Fish taxidermy is still something of a sideline for Andy Johns. But the 27-year-old West Ashley residents feels there's a correlation between trying to replicate a customer's trophy fish and his day job working as a collision repair specialist for the Rick Hendrick automotive group.
Johns, whose taxidermy business is Living Water Fish Replicas (livingwaterfishreplicas.com), recently told his wife "it's almost like fish/auto body."
In both instances, he is working with fiberglass and Bondo and paint — materials used in repairing damaged auto bodies are the same materials used in taxidermy.
"I feel like a lot of my ability to use and understand these products and how to work with them comes from the auto body aspect," Johns said. "It's kind of crazy how it's all worked together. It's been a little bit of a wild ride."
Johns said as a youngster growing up in Harrisburg, Pa., he was always drawing and painting. But he also grew into a passionate fisherman who loved the challenge of catching muskies, pike, walleyes and smallmouth bass. His fishing targets changed from freshwater to saltwater species when he moved to Charleston, but his passion for the sport continued to grow.
"I used to make my own fishing lures, these big crazy fishing lures for muskies and pike," Johns said. "I was doing super crazy stuff. I actually started putting real fish skin on the lures to make them look super-realistic. Long story short, that sparked the idea of fish taxidermy."
Fish taxidermy has evolved from the early days when taxidermists would skin a fish and then mount it over a form. Most of today's fish mounts are fiberglass reproductions. A fisherman can take careful measurements and several photos of his trophy and release the fish to fight another day. And with those measurements and photos, taxidermists like Johns can give the angler a lifelike reproduction of their catch.
Most reproductions are designed to be hung from a wall, but top-quality taxidermists can turn their work into pieces of art. Johns' website features a pedestal mount of a sheepshead and driftwood that can displayed on a shelf and viewed from 360 degrees.
When Johns began doing fish mounts, he would post photos on his Facebook page and people began asking, "Hey, can you do one for me?" He's just now catching the attention of local anglers after doing a seminar for Haddrell's Point Tackle.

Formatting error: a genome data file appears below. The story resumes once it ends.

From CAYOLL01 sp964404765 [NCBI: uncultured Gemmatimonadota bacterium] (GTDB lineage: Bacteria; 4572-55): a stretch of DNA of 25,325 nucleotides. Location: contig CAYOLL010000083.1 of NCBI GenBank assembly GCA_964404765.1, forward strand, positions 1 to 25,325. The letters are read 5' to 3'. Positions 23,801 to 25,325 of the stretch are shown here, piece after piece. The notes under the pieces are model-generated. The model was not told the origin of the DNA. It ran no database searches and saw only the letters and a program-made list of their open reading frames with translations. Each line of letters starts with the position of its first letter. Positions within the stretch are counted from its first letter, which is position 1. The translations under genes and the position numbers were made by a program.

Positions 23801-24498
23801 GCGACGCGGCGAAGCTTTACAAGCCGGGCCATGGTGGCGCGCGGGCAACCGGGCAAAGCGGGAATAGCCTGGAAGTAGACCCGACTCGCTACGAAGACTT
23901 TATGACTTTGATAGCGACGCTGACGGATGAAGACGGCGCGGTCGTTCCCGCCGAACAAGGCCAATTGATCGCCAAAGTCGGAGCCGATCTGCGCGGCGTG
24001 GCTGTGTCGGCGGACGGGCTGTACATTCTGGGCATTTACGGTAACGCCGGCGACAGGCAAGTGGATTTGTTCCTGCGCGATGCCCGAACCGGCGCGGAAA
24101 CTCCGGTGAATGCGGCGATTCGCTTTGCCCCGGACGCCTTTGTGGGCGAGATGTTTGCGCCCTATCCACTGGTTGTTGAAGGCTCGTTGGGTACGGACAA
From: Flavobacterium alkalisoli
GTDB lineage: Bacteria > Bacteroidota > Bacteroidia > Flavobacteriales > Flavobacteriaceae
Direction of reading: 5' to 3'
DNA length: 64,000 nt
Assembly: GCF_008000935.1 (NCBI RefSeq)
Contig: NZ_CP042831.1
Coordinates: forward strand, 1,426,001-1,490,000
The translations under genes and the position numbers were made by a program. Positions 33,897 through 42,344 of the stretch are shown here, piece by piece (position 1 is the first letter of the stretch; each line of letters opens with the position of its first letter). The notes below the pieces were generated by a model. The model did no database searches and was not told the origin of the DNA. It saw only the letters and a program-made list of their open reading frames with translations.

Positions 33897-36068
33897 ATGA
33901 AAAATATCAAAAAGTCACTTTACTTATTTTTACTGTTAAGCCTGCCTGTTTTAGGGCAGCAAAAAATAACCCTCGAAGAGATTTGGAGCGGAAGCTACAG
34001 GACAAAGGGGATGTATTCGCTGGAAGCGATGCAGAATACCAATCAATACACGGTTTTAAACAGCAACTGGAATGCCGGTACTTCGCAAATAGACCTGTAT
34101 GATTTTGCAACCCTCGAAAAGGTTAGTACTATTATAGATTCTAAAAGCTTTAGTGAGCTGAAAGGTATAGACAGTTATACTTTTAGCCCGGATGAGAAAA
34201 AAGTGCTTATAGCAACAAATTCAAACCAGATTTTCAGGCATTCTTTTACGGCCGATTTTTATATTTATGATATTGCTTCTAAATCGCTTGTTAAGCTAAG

"I'd say 90 percent of my customers are not from South Carolina," Johns said. "I get a ton of stuff from the Northeast or Midwest: muskies, pike, walleye. I've done a good bit of (freshwater) trout and largemouth bass."
Johns said he's done almost 100 fish replicas during the past year and has another three dozen in process. The average turnaround is three to four months.
Johns explained that a lot of inexpensive fish mounts look like plastic fish. But his goal is to make the mount look like the real fish. He pays attention to the mouth, to the gills and to the fins and spends hours looking at photos of an angler's catch so he can replicate the scars and individual markings of the fish. When working on a jumping mahi mahi, he is careful to position the eyes of the fish so they are looking down, just like the living mahi mahi.
The most difficult fish, for him, have been muskies.
"(The muskie clients) want to check the picture of the fish and check for every spot and marking and make sure it's authentic," Johns said."My ultimate goal is to make the nicest replicas I can. I'm super passionate about it. If I don't make a ton of money doing it, but I'm making really nice fish, that's kind of where I am right now. When I started, I didn't know what it was going to be or if it was going to be fun. The fact that it's grown to what it is now is super exciting. I'm really having a lot of fun doing it. It all comes from being a die-hard fisherman. I love fish and I love the community of fishing, everything about it."